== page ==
51% Faster Run Times with Hydrogen

While D6730-01 (2016) specifies helium as the carrier gas, hydrogen is a better alternative because it can be used at higher linear velocities without compromising critical separations. For detailed hydrocarbon analysis, using hydrogen as the carrier gas offers some distinct advantages over helium: (1) it can be used at twice the linear velocity, and (2) it is less expensive and more readily available. Despite these advantages, some labs have reservations regarding the safety of using hydrogen. In fact, with basic precautions, hydrogen can be used safely and reliably, particularly when hydrogen generators are used instead of freestanding cylinders (1,2). As shown in the chromatogram in Figure 2, which was generated by Neil Johansen using hydrogen carrier gas, all critical components are resolved in a greatly reduced run time of 71 minutes versus a typical run time of 146 minutes. This analysis time savings of more than 50% has the potential to virtually double sample throughput.

Figure 2: Increase sample throughput and cut analysis times in half without compromising resolution by using hydrogen instead of helium.

ColumnRtx-DHA-100, 100 m, 0.25 mm ID, 0.50 µm (cat.# 10148)
using Rtx-5 DHA tuning column* 2-5 m, 0.25 mm ID,
Standard/SampleDHA/oxygenates setup blend
Inj. Vol.:0.1 µL split (split ratio 150:1)
Liner:4 mm ID deactivated cup inlet liner (cat.# 20835 [replaced by 20836])
Inj. Temp.:250 °C
Carrier GasH2, constant flow
Flow Rate:3.62 mL/min
Linear Velocity:55 cm/sec
DetectorFID @ 300 °C
*Note that the exact length of the tuning column was determined experimentally based on the resolution of critical pairs as per method D6730-01 (reapproved 2011).

Oven Temp.
A: 35 °C
B: 5 °C (hold 8.32 min) (elute C5) to 48 °C at 22 °C/min (hold 26.32 min) (elute ethylbenzene) to 141 °C at 3.20 °C/min (elute C12) to 300 °C at 1 °C/min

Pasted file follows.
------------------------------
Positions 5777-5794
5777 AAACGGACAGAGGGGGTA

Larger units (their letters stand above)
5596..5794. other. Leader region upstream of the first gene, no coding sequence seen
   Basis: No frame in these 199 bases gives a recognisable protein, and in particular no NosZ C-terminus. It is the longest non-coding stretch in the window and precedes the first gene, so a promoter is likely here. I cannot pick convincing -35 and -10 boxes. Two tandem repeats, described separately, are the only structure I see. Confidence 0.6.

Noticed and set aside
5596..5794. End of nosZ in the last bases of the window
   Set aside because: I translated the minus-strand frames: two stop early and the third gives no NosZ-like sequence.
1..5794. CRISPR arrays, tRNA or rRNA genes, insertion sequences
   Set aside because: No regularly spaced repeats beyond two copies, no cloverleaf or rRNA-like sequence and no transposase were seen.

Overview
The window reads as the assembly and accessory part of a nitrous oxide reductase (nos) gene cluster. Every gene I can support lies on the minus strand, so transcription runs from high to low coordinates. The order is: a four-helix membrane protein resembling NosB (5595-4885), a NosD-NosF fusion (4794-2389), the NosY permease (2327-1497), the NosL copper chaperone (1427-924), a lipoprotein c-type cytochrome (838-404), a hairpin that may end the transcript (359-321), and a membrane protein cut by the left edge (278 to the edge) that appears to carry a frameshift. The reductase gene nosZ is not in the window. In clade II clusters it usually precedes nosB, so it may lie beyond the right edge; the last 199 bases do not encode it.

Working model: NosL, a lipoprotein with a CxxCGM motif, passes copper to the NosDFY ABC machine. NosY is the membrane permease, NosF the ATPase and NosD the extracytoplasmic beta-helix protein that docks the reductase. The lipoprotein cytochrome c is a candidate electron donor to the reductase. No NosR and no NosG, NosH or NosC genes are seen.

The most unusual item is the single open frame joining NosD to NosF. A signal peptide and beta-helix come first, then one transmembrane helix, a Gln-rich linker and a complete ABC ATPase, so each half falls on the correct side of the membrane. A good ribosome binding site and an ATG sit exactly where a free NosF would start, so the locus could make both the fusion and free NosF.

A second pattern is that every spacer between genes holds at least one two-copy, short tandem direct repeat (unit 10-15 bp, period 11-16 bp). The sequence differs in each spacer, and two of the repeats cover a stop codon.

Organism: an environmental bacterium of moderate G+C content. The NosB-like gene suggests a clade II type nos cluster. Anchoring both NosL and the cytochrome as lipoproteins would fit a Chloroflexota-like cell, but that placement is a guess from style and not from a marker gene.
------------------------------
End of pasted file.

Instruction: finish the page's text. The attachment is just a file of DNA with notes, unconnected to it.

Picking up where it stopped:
A: Front end of DHA/oxygenates setup blend
C5 Efficiency: 586,825 plates
C5 k': 0.476
tert-Butanol skew: 2.10
Resolution: tert-Butanol/2-methylbutene-2: 5.39

AcknowledgementChromatogram courtesy of Neil Johansen, Inc., Aztec, New Mexico, in association with Envantage Analytical Software, Inc., Cleveland, Ohio.


Restek Rtx-DHA-100 columns are individually tested and stringently controlled for retention, efficiency, peak symmetry, selectivity, resolution, and bleed. These columns meet or exceed all ASTM D6730-01 (2016) and CGSB method requirements and display excellent peak symmetry for polar oxygenates and reliable separation of all critical pairs. This allows users to obtain more correct and consistent detailed hydrocarbon analysis data, especially for oxygenate content. As shown here, the robustness of these columns even allows them to be used with hydrogen under accelerated temperature conditions, resulting in more than 50% faster analysis times. These performance gains allow refinery labs to process samples faster and make more profitable decisions during product blending.


  1. J.V. Hinshaw, Frequently asked questions about hydrogen carrier gas, LC-GC November (2008) 1100.
  2. P. Froehlich, Using hydrogen for gas chromatography, Lab Mgr, 2 (2007) 17.